So, React is on the repo, and two packages that are most important for us today are React Client and React Server. They contain logic for React Server Components, but only unified logic. So, the same logic will be applied for any bundler and any renderer. The custom logic is implemented through the config files. So, as we can see here, for example, for TurboPack, we have one config file, and for Webpack, we have another. And that's where we can possibly add a config file for React Native renderer and for Metro, which is a default bundler for React Native.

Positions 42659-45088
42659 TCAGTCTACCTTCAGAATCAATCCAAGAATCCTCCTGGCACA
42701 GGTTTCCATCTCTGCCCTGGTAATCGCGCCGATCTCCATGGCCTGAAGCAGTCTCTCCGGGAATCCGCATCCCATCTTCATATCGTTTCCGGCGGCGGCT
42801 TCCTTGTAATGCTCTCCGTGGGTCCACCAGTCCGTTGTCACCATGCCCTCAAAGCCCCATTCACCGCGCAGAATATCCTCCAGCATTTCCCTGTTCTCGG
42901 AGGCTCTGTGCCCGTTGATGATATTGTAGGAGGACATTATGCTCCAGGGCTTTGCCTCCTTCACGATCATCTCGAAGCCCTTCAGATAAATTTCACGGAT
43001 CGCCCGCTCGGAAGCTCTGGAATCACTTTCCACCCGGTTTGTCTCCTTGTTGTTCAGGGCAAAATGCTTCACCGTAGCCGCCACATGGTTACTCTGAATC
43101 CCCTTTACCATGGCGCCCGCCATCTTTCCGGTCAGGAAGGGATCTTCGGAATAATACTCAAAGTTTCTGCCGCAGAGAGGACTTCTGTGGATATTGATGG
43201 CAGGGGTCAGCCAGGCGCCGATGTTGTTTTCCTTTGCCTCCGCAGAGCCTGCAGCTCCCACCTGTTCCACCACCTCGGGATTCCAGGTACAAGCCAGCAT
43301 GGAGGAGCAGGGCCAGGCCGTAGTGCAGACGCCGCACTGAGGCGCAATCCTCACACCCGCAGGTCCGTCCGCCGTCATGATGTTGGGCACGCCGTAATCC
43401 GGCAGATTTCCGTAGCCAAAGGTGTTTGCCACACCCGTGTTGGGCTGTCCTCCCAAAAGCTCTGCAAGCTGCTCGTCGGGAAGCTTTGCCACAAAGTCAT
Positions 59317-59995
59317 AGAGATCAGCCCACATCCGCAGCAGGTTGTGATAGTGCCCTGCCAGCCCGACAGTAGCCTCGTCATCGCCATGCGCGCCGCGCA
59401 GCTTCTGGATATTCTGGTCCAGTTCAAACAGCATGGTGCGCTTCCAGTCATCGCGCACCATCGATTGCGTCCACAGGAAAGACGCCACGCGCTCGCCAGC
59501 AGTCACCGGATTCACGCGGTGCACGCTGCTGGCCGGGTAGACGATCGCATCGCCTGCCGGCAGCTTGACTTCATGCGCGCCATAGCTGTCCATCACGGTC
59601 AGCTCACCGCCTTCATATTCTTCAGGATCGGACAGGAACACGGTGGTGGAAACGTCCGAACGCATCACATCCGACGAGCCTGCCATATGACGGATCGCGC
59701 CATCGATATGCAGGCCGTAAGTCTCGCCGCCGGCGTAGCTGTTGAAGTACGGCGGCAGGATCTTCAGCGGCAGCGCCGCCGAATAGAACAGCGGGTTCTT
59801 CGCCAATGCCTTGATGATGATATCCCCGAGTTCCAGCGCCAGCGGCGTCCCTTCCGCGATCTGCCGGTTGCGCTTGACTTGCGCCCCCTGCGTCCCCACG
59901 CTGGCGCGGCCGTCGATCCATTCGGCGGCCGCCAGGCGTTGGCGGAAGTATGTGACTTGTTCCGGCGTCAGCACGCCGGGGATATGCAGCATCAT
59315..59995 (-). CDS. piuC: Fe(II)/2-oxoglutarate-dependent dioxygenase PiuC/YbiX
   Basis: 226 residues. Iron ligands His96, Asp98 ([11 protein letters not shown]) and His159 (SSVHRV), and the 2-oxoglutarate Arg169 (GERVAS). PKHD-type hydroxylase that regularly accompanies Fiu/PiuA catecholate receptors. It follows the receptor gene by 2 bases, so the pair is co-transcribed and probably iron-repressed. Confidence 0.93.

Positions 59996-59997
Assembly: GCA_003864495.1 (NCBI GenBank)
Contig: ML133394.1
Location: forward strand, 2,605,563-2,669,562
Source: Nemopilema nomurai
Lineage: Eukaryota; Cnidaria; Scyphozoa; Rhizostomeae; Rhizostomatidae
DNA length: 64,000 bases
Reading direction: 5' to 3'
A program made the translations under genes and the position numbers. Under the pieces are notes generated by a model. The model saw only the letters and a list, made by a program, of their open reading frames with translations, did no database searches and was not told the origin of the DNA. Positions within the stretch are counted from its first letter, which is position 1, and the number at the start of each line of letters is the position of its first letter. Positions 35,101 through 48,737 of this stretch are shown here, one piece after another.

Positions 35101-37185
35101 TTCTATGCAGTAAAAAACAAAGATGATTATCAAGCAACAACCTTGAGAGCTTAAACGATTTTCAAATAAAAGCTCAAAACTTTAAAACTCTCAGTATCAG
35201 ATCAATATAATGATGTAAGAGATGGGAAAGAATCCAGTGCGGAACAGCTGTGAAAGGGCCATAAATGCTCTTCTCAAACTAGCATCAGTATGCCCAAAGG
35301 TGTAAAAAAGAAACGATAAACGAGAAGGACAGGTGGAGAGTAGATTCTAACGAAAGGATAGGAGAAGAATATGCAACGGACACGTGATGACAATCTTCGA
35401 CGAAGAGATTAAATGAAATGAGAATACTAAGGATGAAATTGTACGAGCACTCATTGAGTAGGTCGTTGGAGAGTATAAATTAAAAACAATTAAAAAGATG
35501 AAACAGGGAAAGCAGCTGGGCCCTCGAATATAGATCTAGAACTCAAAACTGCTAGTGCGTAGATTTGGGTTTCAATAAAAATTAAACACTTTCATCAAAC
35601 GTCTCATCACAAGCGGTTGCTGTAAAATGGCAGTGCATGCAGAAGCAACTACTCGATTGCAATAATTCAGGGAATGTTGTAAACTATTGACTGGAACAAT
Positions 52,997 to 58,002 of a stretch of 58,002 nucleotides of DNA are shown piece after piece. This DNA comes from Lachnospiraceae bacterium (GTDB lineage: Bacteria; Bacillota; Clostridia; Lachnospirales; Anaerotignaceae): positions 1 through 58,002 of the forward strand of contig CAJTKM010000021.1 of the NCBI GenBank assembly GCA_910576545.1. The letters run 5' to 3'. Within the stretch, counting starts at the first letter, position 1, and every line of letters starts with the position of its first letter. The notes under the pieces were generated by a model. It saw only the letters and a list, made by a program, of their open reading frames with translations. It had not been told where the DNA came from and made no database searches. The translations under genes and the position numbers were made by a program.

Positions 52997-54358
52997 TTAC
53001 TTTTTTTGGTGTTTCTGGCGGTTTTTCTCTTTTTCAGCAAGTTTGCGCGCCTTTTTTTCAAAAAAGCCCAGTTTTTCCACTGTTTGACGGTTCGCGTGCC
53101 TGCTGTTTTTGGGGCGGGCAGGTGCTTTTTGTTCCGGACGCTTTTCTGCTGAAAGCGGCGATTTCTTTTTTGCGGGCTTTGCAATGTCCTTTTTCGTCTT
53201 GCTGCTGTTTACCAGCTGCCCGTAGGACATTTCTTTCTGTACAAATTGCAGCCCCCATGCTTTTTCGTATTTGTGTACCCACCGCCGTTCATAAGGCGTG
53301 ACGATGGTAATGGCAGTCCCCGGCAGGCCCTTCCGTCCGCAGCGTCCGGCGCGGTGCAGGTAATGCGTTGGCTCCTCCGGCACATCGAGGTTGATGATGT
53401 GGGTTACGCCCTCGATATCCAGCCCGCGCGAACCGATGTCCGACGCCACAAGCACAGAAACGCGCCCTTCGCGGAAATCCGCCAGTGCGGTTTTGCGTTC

The main argument for React Server Components, as I mentioned, is reducing initial bundle size. So, the first chunk of the application will be shown really, really fast. But in mobile, we don't care that much about bundle size. We are downloading up once from the app store, and then app just exists there. Every time user visits the app, bundle is just there. And thanks to Hermes, the JavaScript engine designed for React Native purposes, the startup time for the application is pretty much the same for the application that has bundled 10 megabytes or 100. There are various apps, but I strongly believe that there's a space for RST on mobile. There are online first app and there are offline first app.